The regeneration may be carried out in various conventional fashions. If the bed contains a single resin, anion or cation, the regeneration may be carried out in thevessel in which on-stream flow occurs. In the case of mixed bed exchangers, regenerations may occur with the two resins separated by Stratification in the on-stream vessel, with suitable conduits provided for routing the regenerant flows, or one, or even both, of the resins may be removed to separate vessels for regeneration. The scrubbing may be carriedout in such separate vessels if desired.

Furthermore, regeneration may precede scrubbing, rather than following it. Irrespective of the particular regeneration procedure the scrubbing in accordance with the invention may be utilized to remove the foreign materials.

Instead of the procedure above described, in which the air-expansion and agitation occurs alternately with the rinsing, the invention may involve simultaneous use of air for its purposes and rinsing. Such a procedure may involve the apparatus illustrated in FIGURE 5 in which the tank 50 contains the ion exchange material in suspension as indicated at 52, with air flowing upwardly therethrough. A distributing assembly is shown at 54 and may be as above described, involving openings which prevent the passage of the ion exchange particles while permitting outward flow of water containing the suspended foreign material. Located immediately above, or even interleaved with the assembly 54 there is an air distributor 56 which is conventionalized as a pipe distributing system having openings provided by perforations or screening which will prevent passage of the ion exchange particles but permit inflow of air from a line 58 controlled by a valve 60. For simplicity only two connections are shown at the top of the tank, a rinse water connection 62, controlled by valve 64, and an air vent 66 controlled by a valve 68. Other connections, not shown, would include the servic e inlet connection, a backwash outlet connection, and a regenerant feed connection, all suitably valved. The space below the distributing assembly 54 is connected to the outlet conduit 70 controlled by the valve 72. Additional connections here would be service connections, provisions for regenerant flow, a backwash inlet connection, etc. A level detector 74 is provided in this system for control of the liquid level at 75. The level 75 corresponds to that referred to in the first modification, being below the top of the tank to prevent possible loss of the exchange material. In order to maintain the air space above the level 75, the detector may control the vent valve 68 during the scrubbing operation, closing this valve when the level 75 rises above a predetermined position and opening the vent valve 68 when the level 75 drops abnormally. Instead of using a level control, valve openings may be preset so that flow rates of air and water will maintain the level 75 within proper limits.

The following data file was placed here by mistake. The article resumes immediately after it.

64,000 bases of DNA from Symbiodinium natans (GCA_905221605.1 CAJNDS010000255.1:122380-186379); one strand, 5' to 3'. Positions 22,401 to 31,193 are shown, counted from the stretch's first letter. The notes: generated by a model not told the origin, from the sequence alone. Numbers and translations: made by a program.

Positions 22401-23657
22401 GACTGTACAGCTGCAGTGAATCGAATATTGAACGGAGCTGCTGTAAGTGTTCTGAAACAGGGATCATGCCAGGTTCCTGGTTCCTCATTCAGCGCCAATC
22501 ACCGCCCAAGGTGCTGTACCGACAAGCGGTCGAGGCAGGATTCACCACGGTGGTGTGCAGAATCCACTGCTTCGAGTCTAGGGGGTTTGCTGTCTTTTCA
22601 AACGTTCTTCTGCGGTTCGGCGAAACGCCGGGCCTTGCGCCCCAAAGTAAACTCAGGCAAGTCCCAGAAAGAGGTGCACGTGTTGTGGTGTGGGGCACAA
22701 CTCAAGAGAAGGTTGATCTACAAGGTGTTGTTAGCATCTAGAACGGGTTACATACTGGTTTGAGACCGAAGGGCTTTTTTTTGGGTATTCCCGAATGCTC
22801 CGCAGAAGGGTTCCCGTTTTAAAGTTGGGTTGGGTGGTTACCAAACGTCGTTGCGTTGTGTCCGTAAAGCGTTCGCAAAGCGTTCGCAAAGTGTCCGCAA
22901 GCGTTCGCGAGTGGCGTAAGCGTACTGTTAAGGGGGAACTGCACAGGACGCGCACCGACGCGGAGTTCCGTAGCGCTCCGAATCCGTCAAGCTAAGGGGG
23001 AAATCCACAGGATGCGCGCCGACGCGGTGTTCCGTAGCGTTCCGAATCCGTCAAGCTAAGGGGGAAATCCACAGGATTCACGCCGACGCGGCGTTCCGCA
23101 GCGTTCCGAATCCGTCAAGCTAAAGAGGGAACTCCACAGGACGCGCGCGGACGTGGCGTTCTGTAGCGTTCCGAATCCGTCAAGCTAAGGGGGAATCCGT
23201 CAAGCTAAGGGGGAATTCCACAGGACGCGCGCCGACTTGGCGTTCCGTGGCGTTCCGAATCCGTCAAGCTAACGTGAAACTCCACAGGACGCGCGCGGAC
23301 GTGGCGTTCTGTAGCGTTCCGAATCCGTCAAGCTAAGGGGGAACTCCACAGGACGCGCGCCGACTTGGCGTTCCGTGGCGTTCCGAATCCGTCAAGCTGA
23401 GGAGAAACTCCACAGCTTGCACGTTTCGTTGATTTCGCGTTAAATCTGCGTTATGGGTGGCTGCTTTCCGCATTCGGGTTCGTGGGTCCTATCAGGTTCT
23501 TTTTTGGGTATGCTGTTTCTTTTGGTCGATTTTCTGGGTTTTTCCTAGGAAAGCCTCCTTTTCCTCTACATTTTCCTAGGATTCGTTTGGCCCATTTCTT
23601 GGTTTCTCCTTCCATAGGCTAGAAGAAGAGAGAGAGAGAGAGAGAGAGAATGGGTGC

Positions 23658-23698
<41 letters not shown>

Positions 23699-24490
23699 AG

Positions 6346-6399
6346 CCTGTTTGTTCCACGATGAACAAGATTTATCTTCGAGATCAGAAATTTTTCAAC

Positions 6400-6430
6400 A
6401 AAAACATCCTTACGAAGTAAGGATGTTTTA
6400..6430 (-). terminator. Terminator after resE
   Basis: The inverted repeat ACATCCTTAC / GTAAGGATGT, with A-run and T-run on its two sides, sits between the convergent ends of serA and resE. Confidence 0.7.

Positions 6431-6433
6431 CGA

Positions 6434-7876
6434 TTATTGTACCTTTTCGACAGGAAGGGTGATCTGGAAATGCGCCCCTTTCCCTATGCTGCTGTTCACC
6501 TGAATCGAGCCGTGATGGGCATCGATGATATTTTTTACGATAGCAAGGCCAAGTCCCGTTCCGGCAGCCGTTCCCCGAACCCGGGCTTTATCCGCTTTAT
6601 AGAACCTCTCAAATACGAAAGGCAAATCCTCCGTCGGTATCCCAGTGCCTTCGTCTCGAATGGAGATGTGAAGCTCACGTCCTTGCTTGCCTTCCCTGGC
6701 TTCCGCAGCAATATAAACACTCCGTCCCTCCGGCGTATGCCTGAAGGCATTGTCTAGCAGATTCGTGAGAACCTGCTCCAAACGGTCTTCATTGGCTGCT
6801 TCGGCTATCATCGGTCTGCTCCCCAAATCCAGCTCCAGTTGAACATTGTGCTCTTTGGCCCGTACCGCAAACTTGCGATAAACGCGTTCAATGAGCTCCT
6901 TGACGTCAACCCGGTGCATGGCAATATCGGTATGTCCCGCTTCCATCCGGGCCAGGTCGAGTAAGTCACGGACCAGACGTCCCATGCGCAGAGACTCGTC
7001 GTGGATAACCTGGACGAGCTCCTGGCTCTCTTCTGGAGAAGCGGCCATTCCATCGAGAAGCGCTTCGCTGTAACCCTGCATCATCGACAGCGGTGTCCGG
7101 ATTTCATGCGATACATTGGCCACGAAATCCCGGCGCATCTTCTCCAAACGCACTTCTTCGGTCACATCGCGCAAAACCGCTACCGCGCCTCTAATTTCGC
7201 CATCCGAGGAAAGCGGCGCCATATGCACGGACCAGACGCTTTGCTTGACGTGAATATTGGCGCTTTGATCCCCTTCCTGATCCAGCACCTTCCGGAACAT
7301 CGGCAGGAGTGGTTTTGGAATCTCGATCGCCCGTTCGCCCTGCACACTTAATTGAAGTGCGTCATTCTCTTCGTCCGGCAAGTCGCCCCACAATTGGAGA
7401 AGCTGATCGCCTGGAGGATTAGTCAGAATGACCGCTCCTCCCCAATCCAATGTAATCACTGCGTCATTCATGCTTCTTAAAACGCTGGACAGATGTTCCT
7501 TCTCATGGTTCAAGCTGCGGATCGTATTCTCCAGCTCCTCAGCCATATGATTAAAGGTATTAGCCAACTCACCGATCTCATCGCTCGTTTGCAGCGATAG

In the operation of this system, following closure of the service connections, the liquid level may be dropped to the level 75 by drainage, with the vent open to atmosphere, as previously described, and then the scrubbing and rinsing action may proceed as follows:

With the air inlet valve 60 opened, the entering air is distributed by the distributor 56 to produce expansion of the bed to cause attrition of the particles to loosen the foreign materials and break up any caking theerof. Simultaneously, rinse water is introduced by opening the valve 64. The automatic control of the vent will keep the level 75 within proper limits. Rinse water will flow out through the open valve 72. By this arrangement scrubbing and rinsing take place simultaneously and the foreign material will be carried by the rinse water through the relatively large spaces between the suspended particles of the ion exchange material. This operation may be carried out as long as required for the cleaning of the material. If the openings of the distributor 56 are arranged to cause the air to flow in jets over the assembly 54, even the lowermost portions of the bed will be sufficiently agitated to produce proper scrubbing. For proper results, typical air injection may be of the order of 3 to standard cubic feet per minute per square foot of cross-sectional area of the bed, and the downflow of rinse water may be typically at the rates of 2 to 10 gallons per minute per square foot of cross-sectional area of the bed. The time involved will, of course, depend on the extent and nature of the accumulation of foreign material.

As already described, the regeneration may be carried out in any suitable fashion either before or after the scrubbing operation.

FIGURE 6 illustrates still another arrangement for carrying out the scrubbing and rinsing operation in a fashion closely resembling that involved in FIGURE 5 in that, at least to a major extent, the scrubbing and rinsing operation is carried out as a single continuous step rather than by way of repetitive cycles. The tank 76 contains, as illustrated, the expanded bed with water and air as indicated at 78. The distributor, adjacent to the bottom of the tank may be as already described. Above this, though it may be only slightly above, is a flow receiving arrangement which may comprise a'pipe system indicated at 80 provided with openings or suitably screened to prevent outflow of the ion exchange material while permitting flow of water with the foreign material in suspension through its connection to the drain line 82 through a valve 84. Connections to the top of the tank are illustrated as in FIGURE 5, comprising the rinse inlet connection 86 controlled by valve 88, and the vent connection 90 controlled by the valve 92. Other connections at the top of the tank may be as already discussed.